Amid a controversy sparked by nationwide liver-donor shortages and a fevered public policy debate, Beth Israel Deaconess Medical Center (BIDMC), a Harvard Medical School affiliate, announced the creation of a "multidisciplinary" liver medicine center to bring needed care to Boston-area liver patients.
The incoming chief of the new center, Dr. Maureen Martin, said she hopes her team of doctors, nurses and researchers will build the strongest program in Boston, "one that can serve as a model for the rest of the nation."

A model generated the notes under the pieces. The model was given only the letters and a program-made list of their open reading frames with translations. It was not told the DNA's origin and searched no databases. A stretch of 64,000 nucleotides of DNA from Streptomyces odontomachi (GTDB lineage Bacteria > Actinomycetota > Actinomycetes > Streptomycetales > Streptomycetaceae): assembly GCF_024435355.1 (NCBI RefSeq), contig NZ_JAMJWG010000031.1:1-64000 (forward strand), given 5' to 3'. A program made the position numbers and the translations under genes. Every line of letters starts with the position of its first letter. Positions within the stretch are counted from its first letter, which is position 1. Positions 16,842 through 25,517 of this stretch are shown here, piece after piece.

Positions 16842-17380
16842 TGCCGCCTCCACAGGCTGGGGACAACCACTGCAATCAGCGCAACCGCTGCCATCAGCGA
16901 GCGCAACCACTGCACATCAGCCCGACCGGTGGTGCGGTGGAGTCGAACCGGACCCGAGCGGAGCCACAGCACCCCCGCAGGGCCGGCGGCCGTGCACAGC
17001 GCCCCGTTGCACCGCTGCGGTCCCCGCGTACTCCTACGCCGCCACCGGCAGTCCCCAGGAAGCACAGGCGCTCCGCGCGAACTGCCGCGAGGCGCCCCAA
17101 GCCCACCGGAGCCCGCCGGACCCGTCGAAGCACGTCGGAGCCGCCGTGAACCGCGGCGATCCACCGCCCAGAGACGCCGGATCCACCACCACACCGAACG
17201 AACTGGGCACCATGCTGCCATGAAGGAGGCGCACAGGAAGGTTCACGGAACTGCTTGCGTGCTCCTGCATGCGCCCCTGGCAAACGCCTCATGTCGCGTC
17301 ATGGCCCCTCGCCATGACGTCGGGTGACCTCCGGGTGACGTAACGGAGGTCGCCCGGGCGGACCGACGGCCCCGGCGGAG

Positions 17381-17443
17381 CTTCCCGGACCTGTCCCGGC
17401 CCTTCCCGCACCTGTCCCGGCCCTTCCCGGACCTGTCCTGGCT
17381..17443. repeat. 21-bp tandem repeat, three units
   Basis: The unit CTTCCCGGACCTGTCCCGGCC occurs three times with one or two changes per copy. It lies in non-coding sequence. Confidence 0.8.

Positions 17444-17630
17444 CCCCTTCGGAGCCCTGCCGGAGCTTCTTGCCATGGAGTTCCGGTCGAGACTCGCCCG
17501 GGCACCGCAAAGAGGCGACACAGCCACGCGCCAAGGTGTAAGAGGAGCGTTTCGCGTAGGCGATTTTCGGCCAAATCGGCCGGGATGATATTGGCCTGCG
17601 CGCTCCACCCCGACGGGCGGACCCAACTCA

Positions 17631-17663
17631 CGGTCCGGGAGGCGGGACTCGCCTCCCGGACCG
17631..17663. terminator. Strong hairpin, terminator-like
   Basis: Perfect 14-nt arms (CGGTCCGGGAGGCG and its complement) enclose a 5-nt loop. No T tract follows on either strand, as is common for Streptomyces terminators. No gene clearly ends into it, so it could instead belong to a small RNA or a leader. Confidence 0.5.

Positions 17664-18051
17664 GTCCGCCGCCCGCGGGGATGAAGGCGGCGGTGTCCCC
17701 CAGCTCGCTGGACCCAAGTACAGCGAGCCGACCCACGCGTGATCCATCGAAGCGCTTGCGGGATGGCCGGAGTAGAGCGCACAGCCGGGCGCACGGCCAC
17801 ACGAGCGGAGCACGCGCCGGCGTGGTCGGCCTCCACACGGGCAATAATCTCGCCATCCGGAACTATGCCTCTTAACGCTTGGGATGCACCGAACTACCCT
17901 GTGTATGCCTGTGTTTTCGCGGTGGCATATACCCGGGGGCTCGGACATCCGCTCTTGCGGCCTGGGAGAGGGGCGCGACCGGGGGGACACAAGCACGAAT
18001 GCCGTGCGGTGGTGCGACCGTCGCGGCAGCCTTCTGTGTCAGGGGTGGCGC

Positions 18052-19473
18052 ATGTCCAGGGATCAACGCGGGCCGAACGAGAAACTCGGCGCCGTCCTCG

Martin said one of her objectives is opening Boston's first pediatric liver program at her center.
She also said she hopes to begin a "living-donor program" that transplants parts of the liver from one living person into the liver of another. Her center, she said, has recruited an expert in this field.
When the new center opens later this month, it will find itself embroiled in a national dispute over how to best handle the allocation of liver donations and transplants.
At the conflict's core is a proposal by U.S. Secretary of Health and Human Services, Dr. Donna E. Shalala.
Shalala wants to begin making donated livers available for the sickest patients across the nation--the sicker you are, wherever you are, the better chance you'll get a new liver.
The current policy allows only the sickest transplant candidates within the donor's geographic region to be given priority for the liver.
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